Protesters Play Cat-and-Mouse With Police, Scores Detained
May 7, 2012 — 23:00
Protesters Play Cat-and-Mouse With Police, Scores Detained
May 7, 2012 — 23:00
Video of police on Monday raiding the cafe Jean-Jacques, a hangout for liberals and journalists on Nikitsky Bulvar.
A day after the first violent clashes between police and demonstrators since rallies began in December, central Moscow on Monday became the focal point of a game of cat-and-mouse as protesters gathered in flash mobs across boulevards and down side streets to show their force and anger.
The numbers were small in comparison with Sunday's mass demonstration, amounting to hundreds at some times and shrinking to a few dozen at others.
But by late Monday, police had made around 300 detentions, some the same people multiple times, according to RIA-Novosti, the state news agency. In contrast, 450 detentions took place Sunday, the agency said, citing police.
Monday's demonstrators faced an overwhelming police presence that refrained from the violence seen Sunday but seemed intent on keeping them far away from the Kremlin, where Vladimir Putin was sworn in for a third term as president.
Sunday's events — particularly who was to blame for the violent turn — was a frequent topic of conversation among protesters, many of whom blamed the police. Several protesters showed off battle scars from the day before, which they said they received at the hands of the police.
"I don't think people are going to arm themselves, but I think people don't see the point in carnival-like protests anymore and people want to force the regime to acknowledge them," said Masha Gessen, a co-organizer of Monday's flash mobs and editor-in-chief of Vokrug Sveta.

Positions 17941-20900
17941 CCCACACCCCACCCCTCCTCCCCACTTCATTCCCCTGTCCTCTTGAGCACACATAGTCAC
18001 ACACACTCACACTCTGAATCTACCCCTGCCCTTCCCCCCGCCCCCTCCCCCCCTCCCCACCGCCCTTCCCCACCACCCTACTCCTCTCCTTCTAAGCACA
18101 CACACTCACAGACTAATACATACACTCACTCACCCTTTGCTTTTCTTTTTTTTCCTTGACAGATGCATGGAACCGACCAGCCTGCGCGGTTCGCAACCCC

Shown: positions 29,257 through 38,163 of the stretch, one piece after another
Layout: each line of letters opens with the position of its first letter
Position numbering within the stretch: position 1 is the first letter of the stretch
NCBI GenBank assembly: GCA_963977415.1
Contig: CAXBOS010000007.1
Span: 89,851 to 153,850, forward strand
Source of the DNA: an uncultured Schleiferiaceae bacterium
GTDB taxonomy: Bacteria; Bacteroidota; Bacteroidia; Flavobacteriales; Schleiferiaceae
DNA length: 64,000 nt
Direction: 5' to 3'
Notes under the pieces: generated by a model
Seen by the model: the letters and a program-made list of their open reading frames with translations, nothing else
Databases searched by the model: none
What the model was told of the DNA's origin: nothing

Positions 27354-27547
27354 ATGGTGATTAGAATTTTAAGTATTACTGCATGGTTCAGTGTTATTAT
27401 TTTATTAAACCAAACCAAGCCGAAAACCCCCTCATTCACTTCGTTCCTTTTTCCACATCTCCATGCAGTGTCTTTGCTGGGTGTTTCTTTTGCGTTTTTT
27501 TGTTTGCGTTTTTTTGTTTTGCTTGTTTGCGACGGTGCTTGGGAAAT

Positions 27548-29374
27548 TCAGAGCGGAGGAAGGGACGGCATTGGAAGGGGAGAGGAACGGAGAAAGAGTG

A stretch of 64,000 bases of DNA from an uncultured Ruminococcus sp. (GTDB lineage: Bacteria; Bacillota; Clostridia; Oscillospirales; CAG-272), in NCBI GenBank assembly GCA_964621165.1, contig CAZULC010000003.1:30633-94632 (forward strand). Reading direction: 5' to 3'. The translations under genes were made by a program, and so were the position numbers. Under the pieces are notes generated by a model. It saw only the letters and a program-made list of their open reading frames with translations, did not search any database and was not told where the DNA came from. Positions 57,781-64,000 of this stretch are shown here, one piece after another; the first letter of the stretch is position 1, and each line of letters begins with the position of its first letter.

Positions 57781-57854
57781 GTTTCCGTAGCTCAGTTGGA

Others predicted a further escalation in the confrontation.
"I don't see any alternative to violence. We could rally peacefully for another 100 years and nothing would change," said Anastasia Gorodetskaya, 24, a lawyer's assistant.
Monday's flash mobs, which were leaderless and unsanctioned, again demonstrated protesters' lack of fear of the OMON riot police and increasing willingness to risk confrontation and detentions.
Police frequently forayed into the crowds to make detentions, the pretext for which was seldom clear, prompting protesters to complain that police were making arbitrary arrests.
Monday's gatherings were in sharp contrast to the earlier protests, which began in December against disputed State Duma elections and gathered tens of thousands of people who later peacefully dispersed.
Protestors first gathered at the start of Tverskaya Ulitsa by the Hotel National in response to calls to meet on Manezh Square, only to find access blocked. Riot police then pushed them up the street, detaining people one by one as they moved up past the Ritz Carlton hotel.
As they gathered, a man left the Ritz, entered a Mercedes with a blue light on top and left, presumably to go to the Kremlin inauguration down the road.
When police moved the protesters farther up the road, people attempted to line Gogolevsky Bulvar, where Putin's cortege was supposed to pass, in a rally of white ribbons, the symbol of the protest movement.
Police, however, blocked the boulevard, and the people moved up to Nikitsky Bulvar, where police raided the Jean-Jacques restaurant, a popular hangout for opposition figures and journalists, detaining people who were sitting outside.
Dozens of pro-Kremlin youth, many wearing cut-out hearts around their necks reading, "Putin loves everybody," approached people wearing white ribbons and attempted to hand out their own ribbons. At one point they gathered and chanted "Putin loves everyone" nonstop for 10 minutes.
Protesters clustered around the pro-Putin supporters, and scuffles broke out. When the pro-Putin supporters stuck a sign saying, "Putin loves everyone," around the neck of a small boy, his mother reacted angrily. "It's a sect," she said, without giving her name.